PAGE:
Friday, April 16, 2021

Mapping Medieval Trading Routes

During the Middle-Ages a number of trade guilds and market towns in Northwestern and Central Europe formed a commercial and defensive confederation in order to help ensure safer trade. The Hanseatic League grew from a loose collaboration of a few North German towns in the late 1100s to dominate trade in Northern Europe and the Baltic for the next three centuries.

You can learn more about the trade routes and main roads of late medieval and early modern northern Europe on Viabundus, an interactive map of medieval Northern Europe.The Viabundus interactive map uses historical atlases and records to reconstruct "a map of pre-modern European transport and mobility". This map helps reveal the trade routes that were used by the Hanseatic League to carry goods by both road and by navigable rivers.

The Viabundus map provides both information about the large market towns of Northern Europe, and the factors (such as tolls, fairs and markets) which promoted and affected trade between them. The map also includes a route calculator which can be used to discover what routes travelers and traders were likely to have taken to travel between two different pre-modern European towns.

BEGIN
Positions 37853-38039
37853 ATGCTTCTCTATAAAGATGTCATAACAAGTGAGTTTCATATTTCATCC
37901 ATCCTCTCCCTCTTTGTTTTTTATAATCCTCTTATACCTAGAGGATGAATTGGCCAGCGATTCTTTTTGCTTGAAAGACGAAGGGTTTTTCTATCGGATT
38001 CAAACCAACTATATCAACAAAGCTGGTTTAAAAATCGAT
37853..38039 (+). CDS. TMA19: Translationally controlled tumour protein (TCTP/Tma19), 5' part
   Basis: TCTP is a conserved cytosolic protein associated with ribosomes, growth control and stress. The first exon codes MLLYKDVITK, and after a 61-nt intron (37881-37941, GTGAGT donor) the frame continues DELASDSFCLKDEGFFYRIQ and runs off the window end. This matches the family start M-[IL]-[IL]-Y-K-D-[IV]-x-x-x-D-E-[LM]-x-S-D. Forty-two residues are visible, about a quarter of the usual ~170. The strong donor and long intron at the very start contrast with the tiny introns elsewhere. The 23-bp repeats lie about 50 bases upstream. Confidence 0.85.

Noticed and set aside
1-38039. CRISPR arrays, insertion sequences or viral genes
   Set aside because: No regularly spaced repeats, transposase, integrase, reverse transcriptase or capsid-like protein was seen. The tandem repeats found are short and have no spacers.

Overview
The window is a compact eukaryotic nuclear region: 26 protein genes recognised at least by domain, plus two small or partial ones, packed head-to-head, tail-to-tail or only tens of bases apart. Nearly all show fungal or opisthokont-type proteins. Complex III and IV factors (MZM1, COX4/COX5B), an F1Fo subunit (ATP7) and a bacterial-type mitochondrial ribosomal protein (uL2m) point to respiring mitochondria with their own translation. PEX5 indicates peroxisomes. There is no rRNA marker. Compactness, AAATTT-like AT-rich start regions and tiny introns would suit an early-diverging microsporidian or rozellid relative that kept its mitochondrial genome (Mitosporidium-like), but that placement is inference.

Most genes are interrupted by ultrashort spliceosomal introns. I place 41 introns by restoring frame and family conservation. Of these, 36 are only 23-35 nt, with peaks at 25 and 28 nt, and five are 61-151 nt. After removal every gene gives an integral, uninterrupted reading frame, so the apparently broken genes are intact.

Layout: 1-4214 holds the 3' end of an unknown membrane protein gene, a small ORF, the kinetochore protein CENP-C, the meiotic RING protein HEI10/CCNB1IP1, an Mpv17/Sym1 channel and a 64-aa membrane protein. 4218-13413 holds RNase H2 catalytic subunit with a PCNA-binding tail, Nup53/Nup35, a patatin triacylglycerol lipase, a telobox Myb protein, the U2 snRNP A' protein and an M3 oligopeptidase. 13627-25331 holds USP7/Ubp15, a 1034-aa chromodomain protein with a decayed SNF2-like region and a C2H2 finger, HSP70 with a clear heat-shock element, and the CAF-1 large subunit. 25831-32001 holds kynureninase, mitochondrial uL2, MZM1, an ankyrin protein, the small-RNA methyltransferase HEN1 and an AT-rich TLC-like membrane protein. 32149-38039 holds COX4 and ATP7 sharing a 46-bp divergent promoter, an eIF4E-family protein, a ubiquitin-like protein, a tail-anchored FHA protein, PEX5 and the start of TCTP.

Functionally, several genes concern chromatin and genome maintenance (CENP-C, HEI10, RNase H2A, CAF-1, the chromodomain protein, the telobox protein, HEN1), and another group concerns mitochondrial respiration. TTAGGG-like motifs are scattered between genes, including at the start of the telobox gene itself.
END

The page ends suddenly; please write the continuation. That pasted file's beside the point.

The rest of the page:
If you select a town on the map you can view information such as the town's estimated population for different years and the existence of markets. You can also view details on the dates of any fairs in the town (and surrounding towns) and use the route calculator to view a route between the town and any other medieval town shown on the map.

If you want to learn more about travel in Europe before the Middle-Ages then you might be interested in the OmnesViae interactive map. OmnesViae: Itinerarium Romanum is a route planner that lets you navigate the Roman Empire using the roads and shipping lanes available to the ancient Romans.

OmnesViae is based on an ancient Roman map known as the 'Tabula Peutingeriana' and allows you to plan a route that contains all the main roads and cities of the Roman Empire. Routes generated by OmnesViae list the towns and cites and also the river crossings on your trip in the map sidebar and displays the actual route on top of a modern map of Europe.

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